How Horomazes, radiant source of good, Had felt rude force, insensible and blind

Original, immortal, fram'd the globe To elegance and art, The statues, busts,

In fruitfulness and beauty: how with stars The figur'd vases, mutilated, lie

By him the Heav'n's were spangled: how the Sun, With chisell'd columns, their engraven fricze, Refulgent Mithra, purest spring of light, Their architrave and cornice, all disjoin'd.

And genial warmth, whence teeming Nature smiles, Yet unpolluted, is a part reserv'd

Burst from the east at his creating voice; In this deep vale, a patrimonial spot

When straight beyond the golden verge of day Of Aleuadian priaces, who, allies

Night show'd the horrours of her distant reigu,

Where black and hateful Arimanius frown'd, Reject thy proffer'd clemency. They choose The anthor foul of evil : how with shades

To magnify thy glory by their fall.” From his dire mansion he deform'd the works The monarch, turning to his brothers, spake. Of Horomazes, turn'd to noxious heat

“Say, Hyperanthus, can thy soul believe The solar beam that foodful Earth might parch, These tidings ? Sure these slaves have never dar'd That streams, exhaling, might forsake their beds, To face the Grecians, but delude our ears Whence pestilence and famine: how the pow'r With base impostures, which their fear suggests." Of Horoinazes in the human breast

He frown'd, and Hyperanthes calm reply'd. Benevolence and equity infus'd, [Heav'n: “ O from his servants may the king avert Truth, temperance, and wisdom sprung from His indignation! Greece was fam'd of old When Arimanius blacken'd all the soul

For martial spirit, aud a dauntless breed. With falsehood and injustice, with desires

I once have try'd their valour. To my words Insatiable, with violence and rage,

Abrocomes can witness. When thy sire Malignity and folly. If the band

And ours, Darius, to Athenian shores Of Horomazes on precarious life

With Artaphernes brave and Datis sent Sheds wealth and pleasure; swift th' infernal god Our tender youth; at Marathon we found; With wild excess, or av'rice blasts the joy.

How weak the hope, that numbers could dismay “ Thou Horomazes, victory dost give.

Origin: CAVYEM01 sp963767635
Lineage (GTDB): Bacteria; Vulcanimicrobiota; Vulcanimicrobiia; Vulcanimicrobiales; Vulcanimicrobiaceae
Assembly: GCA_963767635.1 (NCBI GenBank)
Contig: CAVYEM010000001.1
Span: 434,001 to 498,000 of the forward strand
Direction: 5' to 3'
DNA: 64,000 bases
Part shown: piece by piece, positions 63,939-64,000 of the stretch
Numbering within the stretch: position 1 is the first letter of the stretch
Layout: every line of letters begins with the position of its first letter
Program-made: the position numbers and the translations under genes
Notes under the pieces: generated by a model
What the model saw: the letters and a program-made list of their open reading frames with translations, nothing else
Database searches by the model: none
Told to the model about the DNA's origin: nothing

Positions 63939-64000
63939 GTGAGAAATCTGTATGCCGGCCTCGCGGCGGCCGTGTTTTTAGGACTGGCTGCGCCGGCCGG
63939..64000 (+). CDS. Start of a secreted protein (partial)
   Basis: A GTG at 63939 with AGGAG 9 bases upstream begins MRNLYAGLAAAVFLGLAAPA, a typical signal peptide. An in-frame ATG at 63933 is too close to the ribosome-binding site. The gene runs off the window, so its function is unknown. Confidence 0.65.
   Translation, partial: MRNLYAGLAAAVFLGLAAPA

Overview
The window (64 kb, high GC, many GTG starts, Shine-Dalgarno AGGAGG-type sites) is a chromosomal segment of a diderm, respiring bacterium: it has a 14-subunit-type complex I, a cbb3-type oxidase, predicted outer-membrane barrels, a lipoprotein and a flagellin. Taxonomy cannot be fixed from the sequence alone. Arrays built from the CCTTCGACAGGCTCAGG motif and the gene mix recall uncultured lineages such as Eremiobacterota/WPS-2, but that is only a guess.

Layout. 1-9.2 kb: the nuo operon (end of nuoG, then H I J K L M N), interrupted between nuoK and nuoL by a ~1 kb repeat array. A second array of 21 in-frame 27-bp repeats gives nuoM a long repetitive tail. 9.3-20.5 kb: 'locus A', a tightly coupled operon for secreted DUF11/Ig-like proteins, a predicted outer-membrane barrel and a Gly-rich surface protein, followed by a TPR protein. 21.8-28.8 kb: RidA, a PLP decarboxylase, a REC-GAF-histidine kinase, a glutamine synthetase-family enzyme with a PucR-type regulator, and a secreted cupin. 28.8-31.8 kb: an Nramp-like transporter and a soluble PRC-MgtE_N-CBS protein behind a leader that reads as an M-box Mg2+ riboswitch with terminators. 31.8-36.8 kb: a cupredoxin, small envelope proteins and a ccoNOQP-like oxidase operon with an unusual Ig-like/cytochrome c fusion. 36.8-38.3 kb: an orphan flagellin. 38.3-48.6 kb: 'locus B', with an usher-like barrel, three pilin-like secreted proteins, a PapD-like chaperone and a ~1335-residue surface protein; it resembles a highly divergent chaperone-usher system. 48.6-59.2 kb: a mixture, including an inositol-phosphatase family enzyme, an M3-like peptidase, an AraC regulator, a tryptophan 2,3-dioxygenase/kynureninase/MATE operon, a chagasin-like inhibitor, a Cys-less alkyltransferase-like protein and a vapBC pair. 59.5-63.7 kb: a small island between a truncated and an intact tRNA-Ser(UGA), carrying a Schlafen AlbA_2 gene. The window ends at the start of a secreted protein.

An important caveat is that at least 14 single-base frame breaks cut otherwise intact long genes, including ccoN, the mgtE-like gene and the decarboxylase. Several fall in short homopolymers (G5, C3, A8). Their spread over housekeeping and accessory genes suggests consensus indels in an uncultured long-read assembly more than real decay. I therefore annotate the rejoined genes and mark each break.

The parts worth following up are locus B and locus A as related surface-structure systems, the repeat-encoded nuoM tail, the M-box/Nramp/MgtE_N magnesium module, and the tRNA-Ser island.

A foe, resolvid on victory or death.
By thee with fame the regal bead is crown'd. Yet not, as one contemptible, or base,
Great Xerxes owns tby succour.

When in storms Let me appear before thee. Though the Greeks The hate of direful Arimanius swell'd

With such persisting courage be endu'd, The Hellespont; thou o'er its chafing breast Soon as the king shall summon to the field, The destin'd master of the world didst lead, He shall behold me in the dangérous van This day his promis'd glories to enjoy:

Exalt my spear, and pierce the hostile ranks, When Greece affrighted to his arms shall bend; Or sink beneath them.” Xerxes swift rejoin'd. Ev'n as at last sball Arimanius fall

“Why over Asia, and the Libyan soil, Before thy might, and evil be no more.”

With all their nations doth my potent arm The Magi ceas'd their harmony. Behold, Extend its sceptre? Wherefore do I sweep From her tall ship between a double row

Across the Earth with millions in my train ? Of naval warriors, while a golden ray

Why shade the ocean with unnumber'd sails? Shoots from her standard, Artemisia lands. Why all this pow'r, unless th' almighty's will In her enrich'd accoutrements of war,

Decreed one master to the subject world;
The full-wrought buckler, and high-crested helm, And that the Earth's extremity alone
In Caria first devis'd, across the beach

Should bound my empire ? He for this reduc'd Her tow'ring form advances. So the pine,

The Nile's revolted sons, enlarg’d my sway From Taurus hewn mature in spiry pride,

With sandy Libya, and the sultry clime Now by the sailor in its canvass wings

Of Ethiopia. He for this subdu'd Voluminous, and dazzling pendants dress'd, The Hellespontic foam, and taught the sea On Artemisia's own imperial deck

Obedience to my nod. Then dream no more, Is seen to rise, and overtop the grove

That Heav'n, deserting my imperial cause, Of crowded masts surrounding. In her heart With courage, more than human, will inspire Deep scorn of courtly counsellors she bore, Yon despicable Grecians, and expunge Who fill with impious vanity their king;

The common fears of nature from their breasts." As when he lash'd the Hellespont with rods,

The monarch ceas'd. Abrocomes began. Amid the billows cast a golden chain

“ The king commands us to reveal our thoughts. To fetter Neptune. Yet her brow severe

Incredulous he hears. But time and truth Unbent its rigour often, as she glanc'd

Not Horomazes can arrest. Thy beams On her young son, who, pacing near in arms To instant light’ning, Mithra, mayst thou change Of Carian guise, proportion'd to his years, For my destruction; may th' offended king Look'd up, and wakend by repeated smiles Frown on his servant, cast a loathing eye; Maternal fondness, melting in that eye,